LAWRENCE — The University of Kansas will launch its 2019-2020 Andrew W. Mellon Foundation Sawyer Seminar series, “Chronic Conditions: Knowing, Seeing & Healing the Body in Global Africa,” with a talk by award-winning documentary photographer Yagazie Emezi at 5:30 p.m. Tuesday, Sept. 3 at the Kansas Union.
The Andrew W. Mellon Foundation's Sawyer Seminar program supports comparative research on the historical and cultural sources of contemporary developments. KU’s seminar will convene an interdisciplinary group of scholars for 12 public lectures, performances and other events led by visiting scholars and artists from around the world. Events will occur at the KU Lawrence campus as well as KU Medical Center campuses in Kansas City, Wichita and Salina.
Emezi is an artist and self-taught documentary photographer from Aba, Nigeria, whose work focuses on stories surrounding African women and their health, sexuality, education and human rights. Emezi is a recipient of the 2018 inaugural Creative Bursary Award from Getty Images.
The goal of the seminar is to develop new ways of thinking about the historical, social and political processes that have given rise to disproportionately high rates of chronic diseases among Africans, African immigrants and African Americans. Through a focus on communities that share African roots, the seminar will explore how legacies of slavery, colonialism, and segregation have rendered black bodies particularly vulnerable to misinterpretation, oppression and exploitation in medicine, public health and development initiatives.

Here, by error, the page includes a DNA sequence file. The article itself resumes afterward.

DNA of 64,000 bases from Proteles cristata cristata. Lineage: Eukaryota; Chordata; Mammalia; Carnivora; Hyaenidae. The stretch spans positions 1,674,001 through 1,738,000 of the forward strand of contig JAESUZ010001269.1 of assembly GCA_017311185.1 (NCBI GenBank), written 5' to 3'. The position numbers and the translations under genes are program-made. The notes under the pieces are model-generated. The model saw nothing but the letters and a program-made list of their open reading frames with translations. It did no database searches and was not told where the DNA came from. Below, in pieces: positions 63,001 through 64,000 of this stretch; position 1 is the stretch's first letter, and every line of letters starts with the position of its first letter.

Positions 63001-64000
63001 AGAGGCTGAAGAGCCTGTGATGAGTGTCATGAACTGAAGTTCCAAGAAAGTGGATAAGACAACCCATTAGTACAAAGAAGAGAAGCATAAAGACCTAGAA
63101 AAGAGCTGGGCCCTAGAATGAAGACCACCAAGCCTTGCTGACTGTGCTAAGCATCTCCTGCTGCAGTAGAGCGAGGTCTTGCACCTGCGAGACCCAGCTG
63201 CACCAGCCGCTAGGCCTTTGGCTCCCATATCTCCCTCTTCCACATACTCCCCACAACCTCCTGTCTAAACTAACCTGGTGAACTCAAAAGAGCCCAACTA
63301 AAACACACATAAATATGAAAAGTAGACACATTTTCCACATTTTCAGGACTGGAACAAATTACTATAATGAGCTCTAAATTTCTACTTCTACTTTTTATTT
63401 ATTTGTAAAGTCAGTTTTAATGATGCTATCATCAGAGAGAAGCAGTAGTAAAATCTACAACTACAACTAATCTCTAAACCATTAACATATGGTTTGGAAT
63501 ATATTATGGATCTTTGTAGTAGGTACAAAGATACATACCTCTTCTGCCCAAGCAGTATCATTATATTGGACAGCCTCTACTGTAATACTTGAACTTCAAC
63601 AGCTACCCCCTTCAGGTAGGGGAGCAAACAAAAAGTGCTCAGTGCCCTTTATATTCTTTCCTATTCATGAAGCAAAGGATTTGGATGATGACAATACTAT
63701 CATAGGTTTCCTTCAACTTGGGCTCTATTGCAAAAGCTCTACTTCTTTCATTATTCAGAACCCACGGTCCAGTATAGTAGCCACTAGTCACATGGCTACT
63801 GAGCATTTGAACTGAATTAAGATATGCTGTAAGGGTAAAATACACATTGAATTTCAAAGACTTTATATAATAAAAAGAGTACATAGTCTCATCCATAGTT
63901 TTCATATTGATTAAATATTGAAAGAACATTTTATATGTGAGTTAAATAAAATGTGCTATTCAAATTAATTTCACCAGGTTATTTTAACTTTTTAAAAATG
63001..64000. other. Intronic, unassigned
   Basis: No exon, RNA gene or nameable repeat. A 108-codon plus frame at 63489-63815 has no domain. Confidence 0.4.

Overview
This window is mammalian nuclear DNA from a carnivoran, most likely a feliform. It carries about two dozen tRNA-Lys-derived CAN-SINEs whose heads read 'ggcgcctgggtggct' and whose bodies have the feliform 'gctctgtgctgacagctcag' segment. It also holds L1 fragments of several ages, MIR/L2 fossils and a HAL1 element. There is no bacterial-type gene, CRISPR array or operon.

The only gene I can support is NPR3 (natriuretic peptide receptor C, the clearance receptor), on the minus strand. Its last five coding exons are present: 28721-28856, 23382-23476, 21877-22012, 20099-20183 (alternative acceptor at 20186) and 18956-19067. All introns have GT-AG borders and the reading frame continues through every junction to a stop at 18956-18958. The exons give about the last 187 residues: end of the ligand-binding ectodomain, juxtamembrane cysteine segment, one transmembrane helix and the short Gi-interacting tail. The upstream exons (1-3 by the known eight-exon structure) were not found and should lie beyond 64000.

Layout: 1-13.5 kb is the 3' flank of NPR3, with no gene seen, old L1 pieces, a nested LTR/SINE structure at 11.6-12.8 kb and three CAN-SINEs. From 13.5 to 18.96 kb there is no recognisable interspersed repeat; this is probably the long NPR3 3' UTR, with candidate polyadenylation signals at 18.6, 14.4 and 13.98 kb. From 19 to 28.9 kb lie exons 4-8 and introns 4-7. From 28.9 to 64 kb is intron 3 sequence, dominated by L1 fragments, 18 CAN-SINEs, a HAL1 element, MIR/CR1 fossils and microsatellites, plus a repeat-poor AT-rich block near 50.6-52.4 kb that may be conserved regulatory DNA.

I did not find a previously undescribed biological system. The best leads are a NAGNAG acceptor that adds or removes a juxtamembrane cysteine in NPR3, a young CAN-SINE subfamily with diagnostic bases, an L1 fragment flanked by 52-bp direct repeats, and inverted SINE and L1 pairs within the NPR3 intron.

The project, which was awarded $225,000 from the Mellon Foundation, is co-directed by Kathryn Rhine, associate professor of anthropology; Abel Chikanda, assistant professor of African & African-American studies and geography & atmospheric science; and Cassandra Mesick Braun, curator of global indigenous art at KU's Spencer Museum of Art; in partnership with the Kansas African Studies Center and the Hall Center for the Humanities.
“This series of lectures and performances demonstrates impressive interdisciplinary collaboration across the university," said Richard Godbeer, director of the Hall Center for the Humanities. "It will amplify the diverse voices of early career as well as more established scholars and artists. I could not be more excited about the fresh insights and new questions that these seminars will uncover.”
In addition to talks by visiting scholars and artists, the seminar will engage researchers and clinicians through two humanities-based labs. Lab participants will build online exhibits of digital objects, including podcasts and other multisensorial representations of their work. All KU faculty and advanced graduate students are invited to participate in these programs.
Details about KU’s Sawyer Seminar and a complete list of the public presentations are available online.
Images courtesy of Yagazie Emezi.